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Q&A with New HGSE Dean

James E. Ryan, a leading scholar of education law and policy, will become the new dean of the Harvard Graduate School of Education this fall. His work focuses on educational opportunity, and he has taught and written on such topics as school finance, school desegregation, school choice, school governance, a right to preschool, teacher compensation reform, and the No Child Left Behind Act. He is currently the Matheson and Morgenthau Distinguished Professor of Law and the Weber Research Professor of Civil Liberties and Human Rights at the University of Virginia School of Law, where he served for five years as academic associate dean and is founding director of the public service program.

Ryan talked with the Harvard Gazette about his passion for education and his new role at HGSE:

GAZETTE: What drew you to education as the focus of your scholarly work?

RYAN: My interest in education stems from personal experience. I grew up in a blue-collar suburb in northern New Jersey, and neither of my parents went to college. My dad barely made it through high school. My mom finished near the top of her class. But her family didn’t have any money, and her parents didn’t think at the time that women needed to go to college. But both my parents during the entirety of my childhood stressed the importance of education. I attended the public schools in my hometown and was lucky enough to go to a great university. That experience literally changed my life and got me thinking as early as college about how lucky I was that the system worked for me, and wondering why it has failed so many others. And that really was the impetus for the questions that I’ve been asking in almost all of my scholarly work since. I’ve been trying to figure out, basically, how law and policy might expand educational opportunities and also strengthen supports outside of school, so that more students have an honest chance to fulfill their potential.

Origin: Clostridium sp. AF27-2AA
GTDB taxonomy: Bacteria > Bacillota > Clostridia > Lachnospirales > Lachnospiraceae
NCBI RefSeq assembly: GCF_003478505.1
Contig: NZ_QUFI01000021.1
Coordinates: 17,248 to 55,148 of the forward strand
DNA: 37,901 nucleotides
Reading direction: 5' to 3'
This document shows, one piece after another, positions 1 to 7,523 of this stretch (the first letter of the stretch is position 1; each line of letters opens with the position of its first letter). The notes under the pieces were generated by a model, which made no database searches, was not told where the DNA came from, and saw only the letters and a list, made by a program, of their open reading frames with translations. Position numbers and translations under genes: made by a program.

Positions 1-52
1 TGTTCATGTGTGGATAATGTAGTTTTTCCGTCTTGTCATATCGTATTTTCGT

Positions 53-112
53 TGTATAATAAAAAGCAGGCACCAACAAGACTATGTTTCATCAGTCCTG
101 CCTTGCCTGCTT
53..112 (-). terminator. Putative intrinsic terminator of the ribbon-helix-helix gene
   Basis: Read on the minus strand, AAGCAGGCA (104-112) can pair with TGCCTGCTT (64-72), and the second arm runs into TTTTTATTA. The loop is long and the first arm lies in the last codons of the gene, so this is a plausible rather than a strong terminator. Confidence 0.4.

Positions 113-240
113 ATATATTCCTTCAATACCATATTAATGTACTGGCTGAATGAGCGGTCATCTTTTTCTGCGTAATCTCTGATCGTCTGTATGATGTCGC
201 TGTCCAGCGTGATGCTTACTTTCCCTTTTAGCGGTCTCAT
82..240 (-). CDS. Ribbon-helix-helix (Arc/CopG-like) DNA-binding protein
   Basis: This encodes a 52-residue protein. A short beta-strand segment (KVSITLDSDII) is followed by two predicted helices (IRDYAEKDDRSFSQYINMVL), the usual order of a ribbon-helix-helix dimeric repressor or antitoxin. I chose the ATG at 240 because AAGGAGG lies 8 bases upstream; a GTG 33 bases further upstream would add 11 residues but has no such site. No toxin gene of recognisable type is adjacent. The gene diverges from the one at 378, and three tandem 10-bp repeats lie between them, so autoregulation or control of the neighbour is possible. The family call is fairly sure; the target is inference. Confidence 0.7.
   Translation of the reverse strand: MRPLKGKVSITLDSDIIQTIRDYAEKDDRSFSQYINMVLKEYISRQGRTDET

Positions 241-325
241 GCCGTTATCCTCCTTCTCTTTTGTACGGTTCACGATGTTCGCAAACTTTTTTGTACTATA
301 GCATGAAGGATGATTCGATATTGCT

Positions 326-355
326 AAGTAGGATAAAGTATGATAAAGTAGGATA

Education is really the driving force behind social mobility and living a fulfilling life. Schools can’t do everything on their own, obviously, but education remains the key mechanism by which the American dream of reaching your full potential can be realized. For many students, the education system isn’t working as well as it ought to, and figuring out ways to improve it is what I’m most passionate about, and why I’m so eager — and honored — to take on the role of dean at HGSE.

For more, visit the Harvard Gazette.


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